Word Count: 3034. It's midnight, and I'm exhausted! I will be sooooo glad to finally post this thing on Friday and forget about it for several months! I'm getting heartily sick of my characters' sex lives...the story has tried to end itself 3 times already, and I'm just a tad over 44K. Only 6K left...and two more days. I should be able to do it!
The following has been posted with permission of Zola, one of the ArcaMax chefs whose e-zine I stumbled across last winter. I've tried some of her yummy recipes, as well as Chef James, Wolfgang Puck (although some of his are too spicy or too complicated, but there's one that's a monthly fav!), and the ArcaMax chef himself.
Given the holiday season is upon us, and people are rushing about, let us not forget to be courteous when we're entertaining, shopping, or even eating at our favorite restaurants. And if you're looking for great recipes to spice up your meals, please visit http://www.dinnerwithzola.com/ and sign up for the free ArcaMax e-zine. You won't be disappointed!
A Study in Human Nature...
During this time of gift-giving, generosity and the human spirit, I want to talk about courtesy.
I came by my experience with this phenomenon a few days ago. I was at a very special gathering. I was asked by a special friend to cook a lunch/brunch for 125 people and I had to prepare quickly. I only had a couple of days’ notice. The gathering was going to be in Wisconsin, so the first thing I had to do was drive up from Chicago.
My niece lives at my house in Madison (now that I live most of the time in Chicago). I heard she was planning to have a couple of friends come in for the weekend. When my niece heard I was going to be working hard on this event she volunteered herself, her boyfriend and the other couple as help. I was overjoyed and relieved. There was no doubt I needed help. My back is much better, but my body is not ready to carry the full responsibility for a party that big. On my best days I’d still need help.
We made the best of the evening when we were cooking. It was a party atmosphere. Even another good friend, Troy, joined us and made a major effort to help out. It was the wee hours before we finished up for the night and we had to get up at the crack of dawn in order to have the whole event ready for the guests to arrive.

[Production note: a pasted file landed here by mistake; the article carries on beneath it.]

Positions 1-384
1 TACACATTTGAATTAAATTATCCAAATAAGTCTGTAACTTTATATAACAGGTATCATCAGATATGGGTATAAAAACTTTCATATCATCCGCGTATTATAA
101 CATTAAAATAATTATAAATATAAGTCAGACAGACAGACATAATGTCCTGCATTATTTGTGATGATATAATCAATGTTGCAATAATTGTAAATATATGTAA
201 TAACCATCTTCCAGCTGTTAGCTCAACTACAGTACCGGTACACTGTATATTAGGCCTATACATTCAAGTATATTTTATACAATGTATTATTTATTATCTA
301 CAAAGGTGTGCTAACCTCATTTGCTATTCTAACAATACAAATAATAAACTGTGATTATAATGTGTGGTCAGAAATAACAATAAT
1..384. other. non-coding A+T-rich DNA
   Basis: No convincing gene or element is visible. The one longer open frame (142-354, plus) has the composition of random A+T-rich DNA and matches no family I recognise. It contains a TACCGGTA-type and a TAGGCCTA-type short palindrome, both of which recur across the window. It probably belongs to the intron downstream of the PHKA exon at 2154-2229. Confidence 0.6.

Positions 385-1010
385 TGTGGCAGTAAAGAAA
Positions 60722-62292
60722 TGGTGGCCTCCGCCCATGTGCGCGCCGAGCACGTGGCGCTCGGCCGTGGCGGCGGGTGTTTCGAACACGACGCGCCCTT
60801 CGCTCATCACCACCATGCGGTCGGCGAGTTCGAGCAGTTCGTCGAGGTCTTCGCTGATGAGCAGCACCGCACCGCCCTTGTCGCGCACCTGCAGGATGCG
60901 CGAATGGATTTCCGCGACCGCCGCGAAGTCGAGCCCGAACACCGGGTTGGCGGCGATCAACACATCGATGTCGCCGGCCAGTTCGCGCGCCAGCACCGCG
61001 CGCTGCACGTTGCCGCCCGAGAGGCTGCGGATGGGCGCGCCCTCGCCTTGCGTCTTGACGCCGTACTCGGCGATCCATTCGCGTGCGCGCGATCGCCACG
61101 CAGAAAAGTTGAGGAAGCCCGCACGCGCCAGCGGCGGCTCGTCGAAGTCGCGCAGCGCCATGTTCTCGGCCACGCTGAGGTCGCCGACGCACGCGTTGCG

And arrive they did. All 125 of them.
We set out a brunch with Cheesy Hash browns, baked French Toast, Italian Pot Pie, and a whole host of other side items. (You can find the recipes for the hash browns and the pot pie on my website at http://www.dinnerwithzola.com/).
My “crew” set up the buffet tables and it looked gorgeous; down-right professional. In order to feed that many we had to serve in chafing dishes I had rented from A-Z. You couldn’t tell the buffet was set up by a bunch of young adults with no professional cooking experience. It was a sight to behold. I was very proud of this group of young adults.
They volunteered to serve at the event and to keep things tidy as well as clean up after the guests left. That way I could circulate amongst the group.
I kept a slight eye on the buffet table but gave them little advice along the way. They were doing a perfect job.
It wasn’t until after we had the whole party cleaned up that I heard about some of the comments from guests. I won’t go into specific detail but there were times these young adults were treated like minor slaves. Comments were made to them about all kinds of things. (No one was complaining about the food. Thank goodness. They loved the food.)
Here’s one specific example: One of the young adults went up to a woman who was holding an empty plate. It was obvious she had finished her food. There were stains on the plate and her fork was dirty but she was holding it while talking. The crew-person asked if she would like her plate removed so she could chat. The woman laid into the crew-person railing something about, “How dare you! I’m not done! I’m going back to the buffet”. Of course the crew person backed off politely and went to clean up other plates and glasses left behind. On another occasion one of the crew was chewed out for not serving drinks fast enough. (The drinks were served buffet style so the crew person showed her where to get a drink. The drinks were right next to the buffet. They were difficult to miss.) This was just the beginning. I’ll save your ears some of the rest of the borderline insults. (And for those of you who think alcohol was the catalyst. It wasn’t. No alcohol was served).
The interesting thing is that when most of the guests learned these young folks were not part of a catering company, but friends of the woman who orchestrated the cooking on behalf of the hostess, they turned 180 degrees in their language and attitude. When they found out, they were not only courteous, but full of compliments and thankfulness.
My question, is what’s the difference? The young adults didn’t change clothes; didn’t change faces. They were still the same people. Why is it that when some people think you work for a caterer you are a target for abuse and when you are a “friend of the family” it’s completely different? I don’t think it is different. If I ever had an inkling of starting a catering company, that experience pretty much killed it.
In this time of holiday spirit, parties and generosity I’d love it if you’d help me promote courtesy to those who serve us all. In America we have a lot to learn. I daresay it may be a worldwide phenomenon.
Bless you all as keepers of the faith in the kindness of mankind.
For more information on Zola and to see more of her recipes, visit her Web site at http://www.dinnerwithzola.com/